women: the Indian experience
School of Humanities and Social Sciences
Charles Sturt University
'The secondary status of woman is a pan-cultural fact'
... So argued Sherry Ortner in 1970 in her now famous essay, ' Is female to male as nature is to culture?' At the end of the twentieth century it is impossible to universalise the subordination of the world's women in such a fashion, let alone homogenise the mass of Indian women. Grappling with diversity and difference is central to understanding the position of women in India. Since the heydays of the women's liberation movement in the 1970s, when there was a sense of women's solidarity and sisterhood, feminist theorists have shifted their attention to the study of difference among women. Scholarly analysis used to focus on women's shared oppression and male domination, but more recent research has shown that male domination and female subordination is far from uniform. On the contrary, women's experiences are distinguished by their specific locations within particular ethnic, class and religious groupings.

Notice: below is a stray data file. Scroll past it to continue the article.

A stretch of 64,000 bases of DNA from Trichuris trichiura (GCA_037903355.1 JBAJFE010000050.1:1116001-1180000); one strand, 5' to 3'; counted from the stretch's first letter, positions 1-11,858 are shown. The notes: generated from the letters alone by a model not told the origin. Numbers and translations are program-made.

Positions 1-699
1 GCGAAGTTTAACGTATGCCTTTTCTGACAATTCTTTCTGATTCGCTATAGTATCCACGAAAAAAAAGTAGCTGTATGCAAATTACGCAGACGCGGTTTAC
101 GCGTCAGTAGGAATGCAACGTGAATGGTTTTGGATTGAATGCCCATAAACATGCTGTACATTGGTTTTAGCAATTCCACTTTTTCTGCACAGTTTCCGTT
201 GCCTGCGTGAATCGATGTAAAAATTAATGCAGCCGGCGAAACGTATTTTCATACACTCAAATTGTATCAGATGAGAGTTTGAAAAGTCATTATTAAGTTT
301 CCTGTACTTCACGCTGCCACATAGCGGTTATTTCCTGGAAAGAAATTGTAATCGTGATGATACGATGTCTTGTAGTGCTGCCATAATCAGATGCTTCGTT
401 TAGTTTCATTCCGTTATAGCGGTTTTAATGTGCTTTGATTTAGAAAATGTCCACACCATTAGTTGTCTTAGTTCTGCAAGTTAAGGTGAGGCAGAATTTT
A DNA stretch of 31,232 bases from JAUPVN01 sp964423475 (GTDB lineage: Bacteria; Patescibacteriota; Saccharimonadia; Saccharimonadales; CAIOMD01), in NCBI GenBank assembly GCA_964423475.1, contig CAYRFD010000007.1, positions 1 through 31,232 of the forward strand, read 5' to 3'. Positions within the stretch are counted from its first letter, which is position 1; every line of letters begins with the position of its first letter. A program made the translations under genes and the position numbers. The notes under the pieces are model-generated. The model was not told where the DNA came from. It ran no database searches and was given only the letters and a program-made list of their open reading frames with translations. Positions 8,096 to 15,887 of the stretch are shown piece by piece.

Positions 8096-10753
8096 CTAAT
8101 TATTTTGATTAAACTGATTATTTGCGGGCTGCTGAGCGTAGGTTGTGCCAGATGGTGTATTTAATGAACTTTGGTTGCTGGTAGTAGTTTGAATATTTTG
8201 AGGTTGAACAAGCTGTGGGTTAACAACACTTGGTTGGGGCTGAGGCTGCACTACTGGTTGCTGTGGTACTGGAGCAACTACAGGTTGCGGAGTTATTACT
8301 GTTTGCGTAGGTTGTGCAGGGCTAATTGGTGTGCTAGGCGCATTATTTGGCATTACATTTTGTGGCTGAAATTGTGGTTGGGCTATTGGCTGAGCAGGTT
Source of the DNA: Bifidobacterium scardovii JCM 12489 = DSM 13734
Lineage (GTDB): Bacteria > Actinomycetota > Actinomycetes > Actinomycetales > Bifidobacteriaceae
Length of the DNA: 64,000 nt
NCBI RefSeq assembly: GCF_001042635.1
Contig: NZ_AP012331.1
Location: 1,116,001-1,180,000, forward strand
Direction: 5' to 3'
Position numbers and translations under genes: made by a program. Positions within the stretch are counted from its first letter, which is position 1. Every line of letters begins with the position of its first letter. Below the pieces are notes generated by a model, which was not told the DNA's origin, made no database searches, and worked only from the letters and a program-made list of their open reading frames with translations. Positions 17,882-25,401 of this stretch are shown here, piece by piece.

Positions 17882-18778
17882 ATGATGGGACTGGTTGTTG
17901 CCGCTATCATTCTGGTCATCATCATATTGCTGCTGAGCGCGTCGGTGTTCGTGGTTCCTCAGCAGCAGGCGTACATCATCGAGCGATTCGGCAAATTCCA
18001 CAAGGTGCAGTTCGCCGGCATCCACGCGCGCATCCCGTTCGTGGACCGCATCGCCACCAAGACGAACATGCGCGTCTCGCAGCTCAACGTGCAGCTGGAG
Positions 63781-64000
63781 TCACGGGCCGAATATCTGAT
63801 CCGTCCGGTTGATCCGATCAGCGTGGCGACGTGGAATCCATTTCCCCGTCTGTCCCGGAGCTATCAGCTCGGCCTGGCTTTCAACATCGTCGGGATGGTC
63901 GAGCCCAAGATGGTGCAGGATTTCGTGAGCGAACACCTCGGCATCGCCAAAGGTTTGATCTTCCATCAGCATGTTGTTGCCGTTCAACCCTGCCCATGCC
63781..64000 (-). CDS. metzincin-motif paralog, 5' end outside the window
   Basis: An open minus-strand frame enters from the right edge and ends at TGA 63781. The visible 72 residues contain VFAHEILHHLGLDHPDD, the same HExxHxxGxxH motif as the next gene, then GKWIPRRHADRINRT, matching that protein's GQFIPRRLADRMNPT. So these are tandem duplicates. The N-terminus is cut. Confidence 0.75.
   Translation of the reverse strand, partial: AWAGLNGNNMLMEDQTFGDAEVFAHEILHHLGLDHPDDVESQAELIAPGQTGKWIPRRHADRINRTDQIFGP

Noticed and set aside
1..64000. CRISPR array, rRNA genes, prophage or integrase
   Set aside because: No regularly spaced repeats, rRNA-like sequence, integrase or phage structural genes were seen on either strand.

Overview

Thus, no unitary categorisation of Indian women is possible.For example, in India over the past two decades the achievements of urban